In Bay Ridge, Police Issuing Fewer Traffic Tickets

Man hit by a car in Bay Ridge
Man hit by a car, Third Avenue, June 2013. Photo by Hey Ridge

It’s a plan with vision, but zero execution.

Have you ever cursed at a car that blows past you? Shaken your fist as drivers blow their horns at you because you’re in the crosswalk?  Raised your most effective finger in protest to a car choosing not to stop at a stoplight or a stop sign? We live in a pedestrian city, but is it pedestrian friendly?

Bay Ridge has big-city convenience while retaining some suburban flavor, namely the car-to-person ratio: 46 percent of Ridge families own cars, higher than many other Brooklyn neighborhoods (like Brooklyn Heights/Williamsburg, at 34 percent, and Carroll Gardens/Boerum Hill, at 39 percent). With 170,000 residents, we are a densely populated neighborhood, but we still have driveways cutout right where you thought you were going to park.

Having a significant car presence in a neighborhood also filled with pedestrians and strollers raises the stakes of protecting people on two feet or two wheels. Vision Zero, enacted a year ago, was a citywide measure to slow down surface-street speeds to an across-the-board 25 mph, reduced from 30 mph. Studies of pedestrian incidents show that this small adjustment in speed reduces the likelihood by 50 percent of a pedestrian dying from being struck by a moving vehicle. Speed reduction, along with street and intersection redesign in troubled areas, are important steps to safer streets and sidewalks.

I’ve gotten to see firsthand that certain areas of our neighborhood are treated like The Autobahn.  Was changing the signage to 25 mph enough to slow these drivers down? How were these speeds going to be enforced? Has local law enforcement taken steps to do so?

Scouring the public records of moving violations issued by the 68th Precinct shows that, here in Bay Ridge, fewer tickets are being given out. How is this possible? As of April, year-to-date violations overall, between 2015 and 2014, are down more than 25 percent (to 2,634 from 3,558), with key violations—cell phone use, improper turns, failing to yield right-of-way to a pedestrian and speeding—down 22 percent, to 984 tickets from 1,265.

According to the 2013 April report, summonses are down even from that year (3,166 in 2013). In contrast, the 78th Precinct in Park Slope shows an uptick this year of almost 25 percent in overall violations issued, but the 90th in Williamsburg and the 63rd in Marine Park are also both down 11 percent, showing that we’re not alone in having to ask these questions. The drop in cell-phone-usage tickets, to 292 in 2015 from 496 summons in 2014, stood out to me, because every day while watching The Today Show (hey, it’s good in the background!), I see a Vision Zero commercial with a texting driver running into a man with groceries.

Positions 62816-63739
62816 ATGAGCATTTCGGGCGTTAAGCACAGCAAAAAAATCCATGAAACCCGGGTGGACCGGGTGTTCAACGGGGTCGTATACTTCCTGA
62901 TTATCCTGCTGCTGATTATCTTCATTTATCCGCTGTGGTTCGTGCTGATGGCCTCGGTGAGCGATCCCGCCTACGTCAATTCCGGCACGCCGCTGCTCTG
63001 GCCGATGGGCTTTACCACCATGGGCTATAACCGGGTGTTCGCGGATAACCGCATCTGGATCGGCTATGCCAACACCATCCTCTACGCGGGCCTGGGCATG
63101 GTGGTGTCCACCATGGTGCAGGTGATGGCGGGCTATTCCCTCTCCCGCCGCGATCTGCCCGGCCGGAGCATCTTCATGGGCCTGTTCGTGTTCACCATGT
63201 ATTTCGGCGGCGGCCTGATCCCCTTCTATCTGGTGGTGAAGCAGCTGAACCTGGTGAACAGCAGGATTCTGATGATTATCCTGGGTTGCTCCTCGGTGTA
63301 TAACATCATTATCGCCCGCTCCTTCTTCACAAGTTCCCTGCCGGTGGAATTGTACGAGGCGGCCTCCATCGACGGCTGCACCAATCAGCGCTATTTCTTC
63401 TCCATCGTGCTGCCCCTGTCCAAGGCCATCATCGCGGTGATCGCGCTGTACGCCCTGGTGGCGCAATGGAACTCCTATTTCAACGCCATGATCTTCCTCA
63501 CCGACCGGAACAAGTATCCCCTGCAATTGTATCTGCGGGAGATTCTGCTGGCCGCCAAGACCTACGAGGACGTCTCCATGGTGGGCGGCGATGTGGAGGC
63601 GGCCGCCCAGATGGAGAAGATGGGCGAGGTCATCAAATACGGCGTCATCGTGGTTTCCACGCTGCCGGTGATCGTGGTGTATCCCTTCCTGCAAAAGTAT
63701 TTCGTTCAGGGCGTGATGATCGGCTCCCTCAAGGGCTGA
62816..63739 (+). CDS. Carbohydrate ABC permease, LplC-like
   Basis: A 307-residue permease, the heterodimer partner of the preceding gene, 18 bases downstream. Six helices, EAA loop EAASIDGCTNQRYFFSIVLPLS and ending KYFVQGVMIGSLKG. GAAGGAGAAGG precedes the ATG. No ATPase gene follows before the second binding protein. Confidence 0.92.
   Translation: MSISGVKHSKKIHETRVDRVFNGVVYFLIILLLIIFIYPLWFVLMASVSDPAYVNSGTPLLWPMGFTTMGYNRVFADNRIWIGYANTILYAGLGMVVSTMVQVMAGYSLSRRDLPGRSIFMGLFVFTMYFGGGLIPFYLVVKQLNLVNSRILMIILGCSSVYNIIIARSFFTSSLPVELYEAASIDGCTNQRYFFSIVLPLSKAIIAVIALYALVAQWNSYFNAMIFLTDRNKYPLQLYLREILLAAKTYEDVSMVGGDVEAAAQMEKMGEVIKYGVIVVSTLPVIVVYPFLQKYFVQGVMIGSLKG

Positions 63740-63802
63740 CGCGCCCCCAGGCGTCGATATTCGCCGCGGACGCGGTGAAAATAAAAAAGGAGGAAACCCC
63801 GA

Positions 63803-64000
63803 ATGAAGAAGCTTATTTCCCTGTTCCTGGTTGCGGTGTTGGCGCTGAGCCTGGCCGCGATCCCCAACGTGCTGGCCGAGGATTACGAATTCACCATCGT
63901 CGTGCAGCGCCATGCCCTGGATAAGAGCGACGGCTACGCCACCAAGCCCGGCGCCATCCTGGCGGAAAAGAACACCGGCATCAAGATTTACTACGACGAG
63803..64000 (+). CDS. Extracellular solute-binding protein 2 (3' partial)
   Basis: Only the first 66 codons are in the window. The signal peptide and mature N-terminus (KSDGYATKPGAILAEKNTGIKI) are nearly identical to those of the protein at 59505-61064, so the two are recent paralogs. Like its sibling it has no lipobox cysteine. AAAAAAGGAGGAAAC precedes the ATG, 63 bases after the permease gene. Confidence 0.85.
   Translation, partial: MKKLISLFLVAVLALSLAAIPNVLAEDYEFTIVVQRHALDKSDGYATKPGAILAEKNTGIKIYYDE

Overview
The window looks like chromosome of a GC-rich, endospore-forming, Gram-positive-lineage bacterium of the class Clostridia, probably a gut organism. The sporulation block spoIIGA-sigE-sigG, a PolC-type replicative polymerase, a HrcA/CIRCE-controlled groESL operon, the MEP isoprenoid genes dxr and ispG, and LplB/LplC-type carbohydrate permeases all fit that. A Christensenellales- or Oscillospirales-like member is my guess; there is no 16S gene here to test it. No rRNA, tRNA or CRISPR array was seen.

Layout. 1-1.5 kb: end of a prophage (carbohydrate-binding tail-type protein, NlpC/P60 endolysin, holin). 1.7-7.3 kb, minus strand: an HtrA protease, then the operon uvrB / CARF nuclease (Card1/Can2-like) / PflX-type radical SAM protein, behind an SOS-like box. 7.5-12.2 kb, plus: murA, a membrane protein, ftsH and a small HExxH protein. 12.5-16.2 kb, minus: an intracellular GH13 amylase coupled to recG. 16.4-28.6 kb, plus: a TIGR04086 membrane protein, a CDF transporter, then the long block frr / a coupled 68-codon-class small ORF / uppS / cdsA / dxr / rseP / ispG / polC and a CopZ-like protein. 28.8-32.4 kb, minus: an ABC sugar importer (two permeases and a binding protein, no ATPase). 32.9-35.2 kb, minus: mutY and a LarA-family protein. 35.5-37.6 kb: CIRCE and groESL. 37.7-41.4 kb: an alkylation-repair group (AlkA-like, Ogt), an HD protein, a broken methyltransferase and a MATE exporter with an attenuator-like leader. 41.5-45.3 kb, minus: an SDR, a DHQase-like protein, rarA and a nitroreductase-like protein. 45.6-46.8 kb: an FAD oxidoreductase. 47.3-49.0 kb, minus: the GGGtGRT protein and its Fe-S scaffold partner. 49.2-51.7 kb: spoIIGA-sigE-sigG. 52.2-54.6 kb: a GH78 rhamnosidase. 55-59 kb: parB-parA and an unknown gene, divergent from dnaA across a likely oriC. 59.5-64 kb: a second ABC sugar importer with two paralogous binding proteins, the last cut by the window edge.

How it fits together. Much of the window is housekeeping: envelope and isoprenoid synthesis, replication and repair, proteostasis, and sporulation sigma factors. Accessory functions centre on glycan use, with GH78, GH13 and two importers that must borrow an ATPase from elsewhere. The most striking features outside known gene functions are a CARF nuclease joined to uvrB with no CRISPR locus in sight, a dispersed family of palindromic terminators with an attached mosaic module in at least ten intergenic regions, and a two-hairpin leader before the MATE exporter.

Citywide, speeding and failure-to-yield summonses were up 42 percent and 126 percent between 2013 and 2014, according to the Vision Zero One-Year Report. Why are we not seeing those kind of numbers in Bay Ridge? No one wants car chases on surface streets, but there has to be a way to get speeding vehicles and traffic violators in check without adding speed bumps two-to-a-block (I’m looking at you, Park Slope) and red-light cameras everywhere.

For now, look both ways and proceed with caution until Bay Ridge catches up to the rest of the city.

Follow Hey Ridge on Twitter @heyridgebk

3 comments on “In Bay Ridge, Police Issuing Fewer Traffic Tickets

  1. I am right there with you! The speed reduction is a joke to speeding drivers if the cops won’t enforce it. Fourth Ave is treated like a racetrack by some drivers. It’s just terrible how people drive in our neighborhood.

  2. Only time I see cops during the day is at the bagel shop when they go on duty. Once in a while they sit on 86th street and 5th avenue waiting for someone to make a left turn. There are signs, but there is so much activity with other signs, those meals trucks flashing signs stop lights, it’s hrd to see them. Cops know this and take advantage of it. I can’t tell you how many people ignore the arrows that are in the lanes. I never saw anyone get a ticket for it. Drivers speed down my block and many others. They could never stop for a wandering child.

  3. “certain areas of our neighborhood are treated like The Autobahn”
    One of those areas would definitely be Marine Ave from 90th down to 3rd Ave. If you’re on foot in this area, especially on weekdays between the hours of 4-7pm, keep your head on a swivel.

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